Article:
Expansion of the pool of tumor necrosis factor (TNF)-α-producing T cells is instrumental for the bone loss induced by estrogen deficiency, but the responsible mechanism is unknown. Here we show that ovariectomy up-regulates IFN-γ-induced class II transactivator, a multitarget immune modulator, resulting in increased antigen presentation by macrophages, enhanced T cell activation, and prolonged lifespan of active T cells. Up-regulation of class II transactivator derives from increased production of IFN-γ by T helper 1 cells, resulting from enhanced secretion of IL-12 and IL-18 by macrophages. The resulting T cell expansion and bone loss are prevented in vivo by both blockade of antigen presenting cell-induced T cell activation, and silencing of IFN-γ receptor signaling. Thus, increased IFN-γ-induced class II transactivator expression and the resulting enhanced T cell proliferation and lifespan are critical to the bone wasting effect of estrogen deficiency.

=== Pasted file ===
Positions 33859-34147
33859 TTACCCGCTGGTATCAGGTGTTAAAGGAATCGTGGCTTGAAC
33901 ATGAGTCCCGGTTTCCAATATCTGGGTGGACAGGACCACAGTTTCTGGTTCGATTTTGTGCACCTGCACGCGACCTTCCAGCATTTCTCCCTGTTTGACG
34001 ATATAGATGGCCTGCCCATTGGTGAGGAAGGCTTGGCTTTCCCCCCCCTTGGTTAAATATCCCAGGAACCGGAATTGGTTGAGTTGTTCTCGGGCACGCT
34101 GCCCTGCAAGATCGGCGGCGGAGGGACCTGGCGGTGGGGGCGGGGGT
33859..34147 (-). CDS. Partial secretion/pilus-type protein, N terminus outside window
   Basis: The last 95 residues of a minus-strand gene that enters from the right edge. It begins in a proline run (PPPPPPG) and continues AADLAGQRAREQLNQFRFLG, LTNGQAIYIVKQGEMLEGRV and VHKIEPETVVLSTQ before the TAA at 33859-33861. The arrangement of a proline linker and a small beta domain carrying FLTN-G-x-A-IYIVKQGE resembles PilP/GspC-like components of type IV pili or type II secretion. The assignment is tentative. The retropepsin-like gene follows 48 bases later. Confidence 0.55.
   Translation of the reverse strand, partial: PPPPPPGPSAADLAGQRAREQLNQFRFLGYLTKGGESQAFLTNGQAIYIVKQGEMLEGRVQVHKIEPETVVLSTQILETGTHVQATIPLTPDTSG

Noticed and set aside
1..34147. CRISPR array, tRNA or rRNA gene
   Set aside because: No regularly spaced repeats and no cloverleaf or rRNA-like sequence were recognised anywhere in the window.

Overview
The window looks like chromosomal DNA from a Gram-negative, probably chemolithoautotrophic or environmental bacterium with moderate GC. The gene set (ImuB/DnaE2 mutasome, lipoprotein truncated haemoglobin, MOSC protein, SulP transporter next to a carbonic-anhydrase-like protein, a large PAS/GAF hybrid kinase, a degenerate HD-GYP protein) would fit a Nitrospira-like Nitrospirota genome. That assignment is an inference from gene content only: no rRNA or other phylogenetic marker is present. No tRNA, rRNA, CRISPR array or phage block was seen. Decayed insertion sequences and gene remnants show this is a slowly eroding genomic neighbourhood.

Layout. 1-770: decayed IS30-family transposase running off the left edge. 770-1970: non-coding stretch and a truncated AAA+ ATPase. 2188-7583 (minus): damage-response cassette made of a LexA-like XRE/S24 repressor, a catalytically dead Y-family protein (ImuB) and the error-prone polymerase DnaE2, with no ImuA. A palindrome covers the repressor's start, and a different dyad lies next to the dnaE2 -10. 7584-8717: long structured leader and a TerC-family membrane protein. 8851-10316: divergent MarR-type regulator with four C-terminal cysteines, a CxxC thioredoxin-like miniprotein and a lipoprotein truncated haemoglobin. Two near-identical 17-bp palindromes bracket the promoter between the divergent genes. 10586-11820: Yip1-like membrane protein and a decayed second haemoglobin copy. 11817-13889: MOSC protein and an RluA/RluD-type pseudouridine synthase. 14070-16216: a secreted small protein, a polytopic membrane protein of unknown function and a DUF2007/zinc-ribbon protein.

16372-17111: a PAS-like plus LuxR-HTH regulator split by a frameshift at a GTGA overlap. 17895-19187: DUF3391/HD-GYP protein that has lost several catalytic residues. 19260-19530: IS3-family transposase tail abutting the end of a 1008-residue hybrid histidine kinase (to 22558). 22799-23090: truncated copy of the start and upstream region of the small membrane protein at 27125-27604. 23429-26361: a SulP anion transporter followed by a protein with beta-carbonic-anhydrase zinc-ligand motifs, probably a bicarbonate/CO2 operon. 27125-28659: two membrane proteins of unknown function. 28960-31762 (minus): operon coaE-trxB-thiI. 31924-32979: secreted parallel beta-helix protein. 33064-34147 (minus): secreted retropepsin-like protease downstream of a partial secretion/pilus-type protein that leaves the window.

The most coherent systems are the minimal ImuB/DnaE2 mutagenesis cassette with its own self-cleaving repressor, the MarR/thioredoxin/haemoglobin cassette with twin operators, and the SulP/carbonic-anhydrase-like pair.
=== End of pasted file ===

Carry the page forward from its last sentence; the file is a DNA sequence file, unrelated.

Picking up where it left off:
|Number of pages||6|
|Journal||Proceedings of the National Academy of Sciences of the United States of America|
|Publication status||Published - Sep 2 2003|
- Sex steroids
- Tumor necrosis factor
ASJC Scopus subject areas